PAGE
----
Another type of hyperpigmentation are dark spots, also known as sun spots, liver spots or lentigines. They look like extra-large freckles or flat brown spots. These form from chronic exposure to UV light, and they typically appear on your arms, legs, face, hands, neck, and décolletage. This is different from skin pigmentation issues which occur when cells become damaged, reducing melanin production. If you’ve noticed any of these skin issues, here’s how to protect your skin from further sun damage and improve the health of your skin.

How To Protect Your Skin From Sun Damage

If you want to keep your skin looking radiant and healthy long term, here are the steps you can take to protect your skin. Plus, we also have an In The Mix video breaking down the benefits of SPF and how to apply it properly for you to view.

1. Apply SPF Every 2 Hours

SPF is a preventative tool but only if you wear it and remember to reapply it. Reapply evenly and often. Sunscreen should be applied every 2 hours or more frequently if you are sweating, toweling off or coming into contact with water.

2. Regularly Check Your Body

Whenever you exit the bath or shower, check your body from head to toe to become familiar with your skin and recognize whether any new spots appear. Keep a close eye on existing spots too, noting whether their appearance alters in any way.

3. Limit Time Outdoors & Wear Protective Clothing

Restrict your time outdoors when the sun is at its peak (for example, from about 10 a.m. to 3 p.m. in most parts of the US). The Skin Cancer Foundation says you should cover up with clothing, hats and sunscreen as well as seek the shade, especially when the sun is strongest.

4. Choose A Sunscreen With SPF 15 Or Higher

If you recognize any of these symptoms of sun damage, the first step you can take is stopping any further damage. One of the most effective preventative formulas is sunscreen. By introducing SPF into your daily skin care routine, you’re warding off the early signs of aging and other sun damage with minimal effort. To decrease the results of sun damage, regularly use a sunscreen with a broad spectrum SPF (sun protection factor) value of 15 and above. Read this guide to learn about the benefits of sunscreen and why you need to wear it every day.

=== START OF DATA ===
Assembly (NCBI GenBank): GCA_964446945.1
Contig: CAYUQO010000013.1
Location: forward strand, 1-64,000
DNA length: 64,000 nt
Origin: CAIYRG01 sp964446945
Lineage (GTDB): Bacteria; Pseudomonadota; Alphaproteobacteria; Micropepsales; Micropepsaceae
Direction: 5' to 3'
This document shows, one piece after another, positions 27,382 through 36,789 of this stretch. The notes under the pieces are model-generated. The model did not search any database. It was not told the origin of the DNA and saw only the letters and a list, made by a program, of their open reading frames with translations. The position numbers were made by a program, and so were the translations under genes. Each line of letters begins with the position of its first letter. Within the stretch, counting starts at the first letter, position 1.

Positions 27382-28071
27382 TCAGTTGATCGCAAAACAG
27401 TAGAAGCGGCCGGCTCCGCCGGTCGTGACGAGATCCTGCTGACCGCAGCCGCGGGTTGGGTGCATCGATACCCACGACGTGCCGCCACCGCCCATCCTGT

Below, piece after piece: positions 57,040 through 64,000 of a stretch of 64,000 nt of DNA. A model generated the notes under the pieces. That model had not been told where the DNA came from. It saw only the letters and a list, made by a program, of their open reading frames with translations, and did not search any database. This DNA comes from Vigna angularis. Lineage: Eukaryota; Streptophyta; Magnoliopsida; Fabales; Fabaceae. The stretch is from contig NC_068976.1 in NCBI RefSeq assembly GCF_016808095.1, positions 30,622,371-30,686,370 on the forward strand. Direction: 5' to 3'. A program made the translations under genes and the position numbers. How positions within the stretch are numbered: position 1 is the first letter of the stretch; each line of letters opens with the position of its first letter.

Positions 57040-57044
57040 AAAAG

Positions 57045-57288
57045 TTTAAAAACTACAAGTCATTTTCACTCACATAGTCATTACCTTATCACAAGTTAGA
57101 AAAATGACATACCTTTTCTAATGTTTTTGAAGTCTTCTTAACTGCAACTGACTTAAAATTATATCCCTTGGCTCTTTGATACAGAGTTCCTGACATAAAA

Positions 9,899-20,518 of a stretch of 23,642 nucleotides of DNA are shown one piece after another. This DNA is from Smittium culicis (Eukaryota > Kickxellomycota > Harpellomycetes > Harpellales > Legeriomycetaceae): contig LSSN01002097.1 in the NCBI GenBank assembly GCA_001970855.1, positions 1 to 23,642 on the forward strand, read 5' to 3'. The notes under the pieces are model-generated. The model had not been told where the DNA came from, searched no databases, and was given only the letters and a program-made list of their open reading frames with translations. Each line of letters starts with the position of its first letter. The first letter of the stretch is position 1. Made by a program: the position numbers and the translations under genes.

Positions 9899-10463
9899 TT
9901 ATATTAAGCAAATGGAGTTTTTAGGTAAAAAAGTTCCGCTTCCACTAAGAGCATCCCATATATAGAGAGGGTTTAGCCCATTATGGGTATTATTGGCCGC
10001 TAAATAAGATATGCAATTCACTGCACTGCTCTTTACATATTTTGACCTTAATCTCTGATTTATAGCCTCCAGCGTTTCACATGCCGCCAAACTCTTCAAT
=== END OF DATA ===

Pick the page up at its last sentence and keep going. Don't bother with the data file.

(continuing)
5. Look For "Broad-Spectrum" On The Label

While SPF measures how well the formula protects you from UVB rays, it won’t tell you anything about protection from UVA light. That’s why the second factor to look for in a sunscreen is a label stating "broad spectrum." This label means you’re getting protection from both UVA and UVB rays. UVA rays are what you can blame for the signs of wrinkles and fine lines. In comparison, UVB rays are responsible for sunburn and causing skin cancer.

6. Choose An SPF With Moisturizing Ingredients

If you have dry skin due to sun exposure, particular ingredients will help bring moisture back to your skin. For example, our Tropical Vanilla Day Cream SPF 40 is formulated with shea butter, a moisturizing ingredient that is high in triglycerides and fatty acids. This makes it an excellent emollient that revitalizes and repairs dry skin.